Breastfeeding is not easier than formula feeding.

I hear it all the time.  One of the benefits of breastfeeding is that it’s easier than formula.  Definitely some aspects of breastfeeding are easier, but as a whole, the process is not easier.  Sure you don’t have to wash bottles, or cart around powder and water while you’re out and about with your little one.  Sure, you just whip out a boob in the middle of the night as opposed to getting up to mix up or heat up a bottle.  Breast milk is always the right temp and readily available.  And certainly the benefits your child gets from breastfeeding are reward enough, but if one more person tells me how easy their breastfeeding journey was, I think I’m going to scream.

I’ve been a formula feeding mom.  Sarah and James both thrived on formula and though I do regret not having the knowledge that I do now, then, I don’t kick myself over it.  I mean, come on.  It was 1988 and 1991.  There was no internet to get the support I now have.

My breastfeeding journey with Daniel and Keelan were anything but easy and problem free.  My first problems started minutes after Daniel was born and I didn’t know how to get him latch.  Add to that that he was born on a Saturday and there was no lactation consultant on duty (staffed Monday to Friday) and by the time one finally visited my room on Monday shortly before I was being discharged, I had already caved and given him formula.  When my milk came in I did purchase a pump and he was bottled fed breast milk.  I kept offering him the breast and at 3 or 4 weeks I was finally able to get him to latch and we were able to ditch the formula.  However, when he was 8 months old I was going through a touched out phase.  I didn’t know it was a phase at the time and that it would pass if I persevered, so I weaned him and he continued on formula till one.  Daniel has eczema and a peanut allergy and I have to wonder if I didn’t contribute to that with the formula he consumed.  Again, although I regret my decision, I don’t kick myself over it.

When you know better, you do better.  I knew better with Keelan and I was determined to breastfeed him.  While I was pregnant I read everything I could about breastfeeding.  I reached out to support groups, lactation consultants and friends who had successfully breast fed.  I wouldn’t sign up for free samples of formula and wouldn’t let my OB office staff give me freebies either.  I didn’t want formula in the house.  At all.  Keelan too had some difficult latching, but this time I knew what to do.  Feeding him in those early days was difficult.  Getting him latched sometimes took five to ten minutes.  We trudged along, though and eventually things got easier.  We had a rhythm and a routine.  Then I developed mastitis.  Twice.  We resolved that by doing lots of nursing (and Keelan was all too happy to comply), lots of warm baths together, nursing in the tub, pumping and hand expressing.  Again we had some time where things went along smoothly with both of us enjoying our nursing time.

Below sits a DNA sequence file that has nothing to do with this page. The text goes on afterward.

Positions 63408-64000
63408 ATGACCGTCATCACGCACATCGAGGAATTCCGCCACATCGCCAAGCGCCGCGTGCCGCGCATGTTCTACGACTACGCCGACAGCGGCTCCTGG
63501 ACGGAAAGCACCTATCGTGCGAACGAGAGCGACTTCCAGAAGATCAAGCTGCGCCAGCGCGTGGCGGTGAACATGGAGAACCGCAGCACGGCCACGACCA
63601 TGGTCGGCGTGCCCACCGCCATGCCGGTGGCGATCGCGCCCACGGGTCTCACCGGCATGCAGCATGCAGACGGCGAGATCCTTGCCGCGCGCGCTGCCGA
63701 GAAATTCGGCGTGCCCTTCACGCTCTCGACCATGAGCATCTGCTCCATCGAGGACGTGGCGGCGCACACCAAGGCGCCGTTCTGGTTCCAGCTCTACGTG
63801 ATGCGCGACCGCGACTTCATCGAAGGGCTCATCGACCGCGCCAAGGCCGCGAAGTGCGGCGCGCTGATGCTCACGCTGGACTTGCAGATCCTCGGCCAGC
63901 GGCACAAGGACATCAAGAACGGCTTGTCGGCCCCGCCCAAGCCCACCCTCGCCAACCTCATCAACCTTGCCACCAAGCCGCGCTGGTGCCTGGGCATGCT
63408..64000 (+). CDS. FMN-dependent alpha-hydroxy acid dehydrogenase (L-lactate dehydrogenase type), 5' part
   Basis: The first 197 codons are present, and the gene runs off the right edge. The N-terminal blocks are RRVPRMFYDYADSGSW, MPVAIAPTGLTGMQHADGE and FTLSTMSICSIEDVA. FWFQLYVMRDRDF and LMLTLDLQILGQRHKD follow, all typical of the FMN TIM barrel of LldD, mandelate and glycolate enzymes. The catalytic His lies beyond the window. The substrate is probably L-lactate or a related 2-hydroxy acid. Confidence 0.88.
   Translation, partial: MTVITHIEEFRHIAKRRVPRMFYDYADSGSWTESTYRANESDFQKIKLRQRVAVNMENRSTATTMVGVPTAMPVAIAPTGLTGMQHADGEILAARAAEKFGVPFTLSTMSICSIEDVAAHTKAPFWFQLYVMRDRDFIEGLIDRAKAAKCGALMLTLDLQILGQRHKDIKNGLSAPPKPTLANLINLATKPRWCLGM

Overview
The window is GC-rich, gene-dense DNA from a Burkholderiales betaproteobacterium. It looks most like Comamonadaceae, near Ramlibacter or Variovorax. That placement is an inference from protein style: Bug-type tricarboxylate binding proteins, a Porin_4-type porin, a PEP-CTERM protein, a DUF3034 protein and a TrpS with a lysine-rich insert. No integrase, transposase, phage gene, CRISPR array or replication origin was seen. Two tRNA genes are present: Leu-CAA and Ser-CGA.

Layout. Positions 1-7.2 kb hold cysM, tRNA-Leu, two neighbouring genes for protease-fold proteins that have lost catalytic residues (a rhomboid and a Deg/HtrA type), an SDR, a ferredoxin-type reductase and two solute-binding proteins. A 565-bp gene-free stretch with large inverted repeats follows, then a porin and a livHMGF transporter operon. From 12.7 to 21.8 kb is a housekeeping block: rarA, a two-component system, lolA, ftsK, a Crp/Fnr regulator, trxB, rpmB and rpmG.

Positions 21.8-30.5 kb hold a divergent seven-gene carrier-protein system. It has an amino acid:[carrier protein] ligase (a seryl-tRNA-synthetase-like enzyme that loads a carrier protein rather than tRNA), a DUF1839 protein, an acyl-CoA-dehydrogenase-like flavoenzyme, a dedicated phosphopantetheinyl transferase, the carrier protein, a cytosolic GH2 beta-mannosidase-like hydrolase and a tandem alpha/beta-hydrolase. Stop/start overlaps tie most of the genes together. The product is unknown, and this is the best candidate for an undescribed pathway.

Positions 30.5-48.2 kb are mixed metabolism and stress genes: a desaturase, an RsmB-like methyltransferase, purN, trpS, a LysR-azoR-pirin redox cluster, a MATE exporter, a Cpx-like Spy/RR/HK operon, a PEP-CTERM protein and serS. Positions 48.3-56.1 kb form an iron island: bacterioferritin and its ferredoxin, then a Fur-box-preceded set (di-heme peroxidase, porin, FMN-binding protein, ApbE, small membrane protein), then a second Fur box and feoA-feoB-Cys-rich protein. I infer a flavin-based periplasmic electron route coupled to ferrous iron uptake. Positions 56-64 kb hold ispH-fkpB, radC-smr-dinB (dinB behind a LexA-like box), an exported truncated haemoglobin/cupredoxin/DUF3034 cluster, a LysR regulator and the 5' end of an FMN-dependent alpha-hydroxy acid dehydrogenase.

In March when Keelan was about 8 months old and had two top teeth and two bottom teeth, I developed two small cuts or cracks or sores on both of my nipples.  His little teeth would settle into the cracks while he nursed and the pain was excruciating.  I was able to change his latch initially and could nurse without pain, but the sores took till August to heal completely.  Nursing was not enjoyable.  Thoughts of weaning were ever present, but again we persevered.  It wasn’t easy or fun and I think I cried through more than half of our feedings.  I ended up on antibiotics at one point because one of the sores got infected.  And of course, the course of antibiotics led to thrush for both of us.  Again, I had daily battles with myself over weaning and when I reached out for support I was faced with people saying to “just give up” because I had done enough and “he would be fine” and sometimes “you have to do what’s best for you”.  What was best for me was what was best for my son and that wasn’t giving in or giving up.

Finally the sores healed and breastfeeding was enjoyable for both of us again.  It was August and Keelan was 13 months old and I had made it to my minimum goal.  I had always said I would nurse him till he weaned, but in my head I was thinking I would just be happy to get him to a year old and take formula out of the equation.  In November I noticed some pain in one breast when Keelan latched and I examined my nipples to find to my dismay more sores.  I cried.  I cried from the pain, from the injustice of it all.  I asked “why me?” and contemplated weaning yet again.  I managed to get one nipple healed right away and we spent a lot of time nursing on that side to give the other side a chance to heal.  I adjusted his latch over and over and I cried.  Over and over.

But here we are in February and Keelan is nearly 19 months old and we’re still going strong.  My nipples are healed, though they have scars.  He loves his “bwee bwees” so much and barring something catastrophic  we’ll keep trudging along.  It isn’t always easy, it isn’t always fun, or convenient or socially acceptable but it is what’s best for him and that makes it what’s best for me.

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